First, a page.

Electronic prescribing transmits physicians prescriptions directly to a pharmacy from a point of care, eliminating errors caused by poor handwriting. David Brailer, the nations health IT czar, has promoted it as one way to reduce medical errors, and the Centers for Medicare and Medicaid Services is actively encouraging the practice.
Two California physicians contacted by eWEEK.com called the formation of the group "intriguing" and "interesting," but werent sure whether Cafe Rx would be able to deliver on its rhetoric. But in an interview with eWEEK.com, Steven Waldren, assistant director for health and IT with the Leawood, Kan.-based American Academy of Family Physicians (AAFP), seemed sanguine.
Waldren said e-prescribing could significantly reduce phone time for patients, pharmacists, physicians, health plans and PBMs. The biggest impact, he said, would come when e-prescribing was part of an electronic health record (EHR), where it could provide decision support in drug-drug, drug-allergy and other interactions. "If CafeRx stays true to e-prescribing as a step toward an EHR, I think they will be very effective."
Donald Gravlin, acting chairman of Cafe Rx and chief technology officer at Capgemini Healths payer practice, said in an interview with eWEEK.com that while e-prescribing could function as a self-contained service, the group ultimately hoped to promote EHR and could help do so by promoting connectivity and interoperability standards.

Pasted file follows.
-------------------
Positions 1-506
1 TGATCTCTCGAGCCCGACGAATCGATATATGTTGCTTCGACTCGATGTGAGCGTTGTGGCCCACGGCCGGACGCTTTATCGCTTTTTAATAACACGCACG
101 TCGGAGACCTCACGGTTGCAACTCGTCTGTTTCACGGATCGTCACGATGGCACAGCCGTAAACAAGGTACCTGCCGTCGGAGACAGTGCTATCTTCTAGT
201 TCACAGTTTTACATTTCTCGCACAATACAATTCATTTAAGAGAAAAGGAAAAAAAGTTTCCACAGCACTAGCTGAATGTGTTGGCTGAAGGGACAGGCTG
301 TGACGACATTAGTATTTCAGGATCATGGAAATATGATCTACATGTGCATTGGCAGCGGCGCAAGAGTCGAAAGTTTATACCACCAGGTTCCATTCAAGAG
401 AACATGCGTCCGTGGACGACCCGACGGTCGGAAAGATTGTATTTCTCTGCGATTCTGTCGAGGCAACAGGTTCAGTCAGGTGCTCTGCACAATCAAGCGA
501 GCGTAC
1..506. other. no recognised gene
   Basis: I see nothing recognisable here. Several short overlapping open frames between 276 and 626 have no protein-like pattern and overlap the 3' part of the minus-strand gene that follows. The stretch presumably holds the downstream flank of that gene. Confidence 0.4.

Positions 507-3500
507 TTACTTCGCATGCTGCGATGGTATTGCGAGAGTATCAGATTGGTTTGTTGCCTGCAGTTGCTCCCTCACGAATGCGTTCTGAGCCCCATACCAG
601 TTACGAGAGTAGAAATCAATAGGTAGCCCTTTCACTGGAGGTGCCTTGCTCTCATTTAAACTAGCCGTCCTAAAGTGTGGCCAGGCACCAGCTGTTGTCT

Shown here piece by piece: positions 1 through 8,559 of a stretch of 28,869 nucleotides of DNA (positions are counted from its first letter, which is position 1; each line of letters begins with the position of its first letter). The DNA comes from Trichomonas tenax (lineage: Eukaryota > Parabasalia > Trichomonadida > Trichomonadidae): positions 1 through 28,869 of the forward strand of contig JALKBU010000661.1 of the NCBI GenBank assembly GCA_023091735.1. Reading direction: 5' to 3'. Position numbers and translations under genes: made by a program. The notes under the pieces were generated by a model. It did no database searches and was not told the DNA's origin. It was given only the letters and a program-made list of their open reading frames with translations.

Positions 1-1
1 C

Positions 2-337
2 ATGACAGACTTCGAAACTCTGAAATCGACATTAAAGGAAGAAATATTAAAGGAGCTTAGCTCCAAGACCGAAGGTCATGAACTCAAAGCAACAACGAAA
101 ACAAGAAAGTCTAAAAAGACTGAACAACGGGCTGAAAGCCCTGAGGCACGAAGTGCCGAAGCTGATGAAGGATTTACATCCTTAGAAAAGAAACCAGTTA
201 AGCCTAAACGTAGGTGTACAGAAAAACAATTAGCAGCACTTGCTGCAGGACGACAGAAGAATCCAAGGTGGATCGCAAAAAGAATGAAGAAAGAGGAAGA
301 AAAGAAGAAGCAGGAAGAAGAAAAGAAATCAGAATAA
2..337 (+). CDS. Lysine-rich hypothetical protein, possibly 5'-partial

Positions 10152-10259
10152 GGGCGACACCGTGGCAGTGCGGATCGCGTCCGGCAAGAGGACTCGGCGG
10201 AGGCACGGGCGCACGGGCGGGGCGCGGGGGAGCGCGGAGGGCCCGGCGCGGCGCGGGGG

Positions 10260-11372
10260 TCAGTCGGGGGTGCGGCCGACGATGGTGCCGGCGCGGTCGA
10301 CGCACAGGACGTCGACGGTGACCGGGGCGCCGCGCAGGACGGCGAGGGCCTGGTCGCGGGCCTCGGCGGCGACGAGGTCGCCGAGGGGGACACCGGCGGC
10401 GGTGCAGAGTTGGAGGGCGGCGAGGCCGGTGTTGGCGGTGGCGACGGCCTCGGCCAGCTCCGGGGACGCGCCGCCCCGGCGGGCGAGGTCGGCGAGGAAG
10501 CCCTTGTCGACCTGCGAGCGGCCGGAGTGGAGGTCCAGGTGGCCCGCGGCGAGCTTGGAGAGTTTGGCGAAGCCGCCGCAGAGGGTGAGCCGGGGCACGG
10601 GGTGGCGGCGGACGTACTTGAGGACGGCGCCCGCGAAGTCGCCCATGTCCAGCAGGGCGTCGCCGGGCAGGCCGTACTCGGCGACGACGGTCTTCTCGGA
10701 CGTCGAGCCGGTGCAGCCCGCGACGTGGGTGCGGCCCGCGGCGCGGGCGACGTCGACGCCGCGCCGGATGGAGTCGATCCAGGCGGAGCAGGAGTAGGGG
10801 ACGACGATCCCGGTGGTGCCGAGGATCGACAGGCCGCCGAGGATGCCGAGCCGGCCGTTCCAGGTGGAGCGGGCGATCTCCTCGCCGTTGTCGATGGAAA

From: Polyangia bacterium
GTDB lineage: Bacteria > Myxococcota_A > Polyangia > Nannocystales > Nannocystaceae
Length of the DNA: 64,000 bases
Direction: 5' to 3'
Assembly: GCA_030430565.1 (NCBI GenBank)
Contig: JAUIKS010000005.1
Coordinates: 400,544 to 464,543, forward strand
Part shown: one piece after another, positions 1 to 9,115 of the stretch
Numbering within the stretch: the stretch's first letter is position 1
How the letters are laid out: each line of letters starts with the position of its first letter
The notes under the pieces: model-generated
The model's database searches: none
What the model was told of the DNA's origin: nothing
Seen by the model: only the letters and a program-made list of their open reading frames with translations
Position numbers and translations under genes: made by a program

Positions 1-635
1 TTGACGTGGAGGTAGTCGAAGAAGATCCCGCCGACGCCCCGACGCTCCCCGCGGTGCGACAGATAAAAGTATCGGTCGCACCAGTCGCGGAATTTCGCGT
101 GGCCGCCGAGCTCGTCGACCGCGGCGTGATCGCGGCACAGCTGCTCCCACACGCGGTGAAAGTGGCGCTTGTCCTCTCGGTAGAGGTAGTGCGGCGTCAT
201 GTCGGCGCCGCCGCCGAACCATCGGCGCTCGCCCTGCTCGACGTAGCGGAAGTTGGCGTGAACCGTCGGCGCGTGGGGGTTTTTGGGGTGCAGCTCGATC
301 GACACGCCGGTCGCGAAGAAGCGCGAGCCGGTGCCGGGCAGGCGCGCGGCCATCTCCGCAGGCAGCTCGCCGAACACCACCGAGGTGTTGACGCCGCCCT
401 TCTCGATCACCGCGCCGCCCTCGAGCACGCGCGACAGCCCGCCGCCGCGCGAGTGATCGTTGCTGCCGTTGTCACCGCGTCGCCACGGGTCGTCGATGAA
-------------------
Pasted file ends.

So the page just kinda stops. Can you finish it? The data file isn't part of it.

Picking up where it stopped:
But he said the first projects would involve mainly outreach, "just educating the average physician practice as to how e-prescribing actually works, what the use of the script standard actually means, helping them understand legislation in their state, and introducing them to the people working with retail pharmacies."
Another imminent focus is automating refill prescriptions, which would cut administrative costs at both pharmacies and physician practices. "There are 500 million refills that could be brought online very quickly," Gravlin said.
Electronic prescribing systems have been criticized for costing too much, taking more time than writing prescriptions by hand, insufficiently reducing medical errors and even introducing new kinds of errors.
But Waldren said Cafe Rx might reduce these risks by promoting evaluation studies on e-prescribing and developing best practices for user interfaces.
AAFPs Waldren also said he thought Cafe Rx was more likely to shield against inappropriate commercial messaging than to promote it. "They want to increase adoption and use of e-prescribing, and if there is inappropriate commercial messaging, physicians will not use it," he said.
While he said Cafe Rx has so far been reaching out to other stakeholders, the group might not serve the general good if it does not represent all kinds of entities involved in e-prescribing. "If all the systems stakeholders interests are not incorporated in the directing of the consortiums action, then those actions may favor one stakeholders interest. This usually is not the best for the system as a whole."
Though he did not specifically mention any physicians groups, Gravlin said more than 10 groups had contacted Cafe Rx about joining the consortium and that there were "well more than 200 organizations that wed like to see participate."
But he said it made sense to start small and that many of the founding members had already partnered on e-prescribing projects. A group of nine was manageable at a dinner table at the National Council for Prescription Drug Programs in March. "We kept it focused so we could get some principles together," he said.
Members of the consortium include Allscripts Healthcare Solutions, Capgemini, Cisco Systems Inc., Hewlett-Packard Co., Microsoft Corp., the National Council for Prescription Drug Programs, NDC Health, ProxyMed Inc., RxHub and SureScripts.